Woman wasting away from anorexia a ‘hero’

Dear editor,
Amber Foster's eyes spoke volumes past the noticeable distinction between her frames (Record, Dec. 2).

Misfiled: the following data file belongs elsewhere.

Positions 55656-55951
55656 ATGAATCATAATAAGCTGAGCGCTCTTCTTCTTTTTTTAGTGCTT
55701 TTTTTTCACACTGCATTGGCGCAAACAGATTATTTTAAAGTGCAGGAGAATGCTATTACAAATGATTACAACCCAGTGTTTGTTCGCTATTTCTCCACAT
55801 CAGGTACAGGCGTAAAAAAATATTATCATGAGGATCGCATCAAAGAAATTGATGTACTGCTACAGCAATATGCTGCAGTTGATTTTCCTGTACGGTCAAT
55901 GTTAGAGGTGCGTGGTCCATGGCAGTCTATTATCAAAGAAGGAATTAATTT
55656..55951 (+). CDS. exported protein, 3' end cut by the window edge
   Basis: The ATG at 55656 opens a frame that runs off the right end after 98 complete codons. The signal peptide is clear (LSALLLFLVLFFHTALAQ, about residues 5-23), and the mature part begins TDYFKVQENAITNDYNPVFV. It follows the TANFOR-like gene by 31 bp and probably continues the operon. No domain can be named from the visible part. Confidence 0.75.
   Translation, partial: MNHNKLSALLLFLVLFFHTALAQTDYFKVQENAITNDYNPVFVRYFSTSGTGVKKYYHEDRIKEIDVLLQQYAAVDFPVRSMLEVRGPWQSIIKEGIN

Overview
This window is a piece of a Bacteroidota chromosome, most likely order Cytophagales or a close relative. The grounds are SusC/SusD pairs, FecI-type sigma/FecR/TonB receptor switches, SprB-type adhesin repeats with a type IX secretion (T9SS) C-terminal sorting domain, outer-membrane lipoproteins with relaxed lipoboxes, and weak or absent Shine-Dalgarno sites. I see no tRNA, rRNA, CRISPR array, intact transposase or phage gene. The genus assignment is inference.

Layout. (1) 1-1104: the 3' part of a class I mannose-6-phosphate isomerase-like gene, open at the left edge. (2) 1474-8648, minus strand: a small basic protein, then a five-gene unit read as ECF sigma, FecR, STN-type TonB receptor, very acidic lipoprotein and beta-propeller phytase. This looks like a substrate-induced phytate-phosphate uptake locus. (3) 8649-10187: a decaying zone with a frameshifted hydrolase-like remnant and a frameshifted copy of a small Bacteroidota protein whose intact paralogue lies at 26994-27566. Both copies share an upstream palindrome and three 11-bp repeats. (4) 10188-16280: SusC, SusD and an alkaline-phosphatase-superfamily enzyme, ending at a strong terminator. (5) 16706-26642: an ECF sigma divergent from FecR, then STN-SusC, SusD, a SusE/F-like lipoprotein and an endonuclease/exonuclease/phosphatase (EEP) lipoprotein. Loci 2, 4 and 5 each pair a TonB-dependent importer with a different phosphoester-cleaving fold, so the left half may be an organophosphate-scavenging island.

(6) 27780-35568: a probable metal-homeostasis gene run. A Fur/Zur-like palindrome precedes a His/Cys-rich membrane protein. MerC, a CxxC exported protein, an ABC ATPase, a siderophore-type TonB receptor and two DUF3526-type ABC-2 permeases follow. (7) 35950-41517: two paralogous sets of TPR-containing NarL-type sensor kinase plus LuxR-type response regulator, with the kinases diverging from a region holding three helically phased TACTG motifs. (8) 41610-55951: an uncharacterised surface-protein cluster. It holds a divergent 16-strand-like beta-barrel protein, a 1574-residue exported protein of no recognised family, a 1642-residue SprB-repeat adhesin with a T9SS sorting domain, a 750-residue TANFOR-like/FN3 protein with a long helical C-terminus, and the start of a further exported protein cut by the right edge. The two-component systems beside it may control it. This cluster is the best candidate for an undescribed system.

Dear editor,Amber Foster’s eyes spoke volumes past the noticeable distinction between her frames (Record, Dec. 2).To the left was a woman full of vigor, confidence, perhaps striding through life with the reality that she is, in fact, an incredible woman who should be respected, and admired. To the right stared back an individual clinging to life, asking for acceptance, encouragement, and help. Not to die, but to live.Her body didn’t project this conveyance; it was all in her eyes. But I wonder, how many of us readers chose to look past the stereotypical frame of anorexia, and see Amber Foster as a person? How many of us read her story and lashed out in judgment that yes, it was appropriate for St. Paul’s Hospital to discharge her under the guise that she was no longer a viable case, a woman beyond the means of help. Even to speculate that she no longer wanted help; her body projected that notion after all, so why should we believe that she wanted anything different?We peruse articles in local publications, the Globe and Mail, and CBC and learn of her young son; how could she do this to him? How could she be so selfish and not think of her family, of her child, of her life?We become enveloped in resentment, consumed by our lack of knowledge to just what an eating disorder is, to what anorexia entails, and how this illness stretches beyond the notion of just eating.I wonder how many of us readers put down these articles and were content to continue wading through our misconceptions of this illness, without wanting to offer help, or support, to Amber Foster. The repetition of her name is important you see, because she is a human, she is a person, and she should not be defined by her anorexia. She should be recognized for her bravery to share her story to the public, nay, the whole country. To be continuously advocating for more health education, welfare, and equal treatment for the older generations debilitated with this illness.In my opinion, Amber Foster is a hero to us battling our own eating disorders. She certainly is a hero to me, for I too am in recovery for an eating disorder, and have experienced the perjury which comes with being an adult in this hell.Bulimia, anorexia, self-mutilation and negative perceptions of my worth have been a chronic headache in my 27-year existence. For the past 12 years I have been in recovery for my own disorder, and have known the judgment from the medical community about the severity, and genuine want for full recuperation from this illness.It’s not a secret, or a lie, what Amber Foster has shared through her story; it’s very honest, true, and real. Perhaps it’s time we, as a community, as a whole, begin to explore the true roots of what eating disorders are and begin to encourage recovery, and self-belief, to those fighting this battle. I wish you all the best with your recovery, and advocation for this illness, Amber Foster. Thank you for sharing your story, and giving hope to all of us facing our own challenges. Meghan Clarkston,Courtenay

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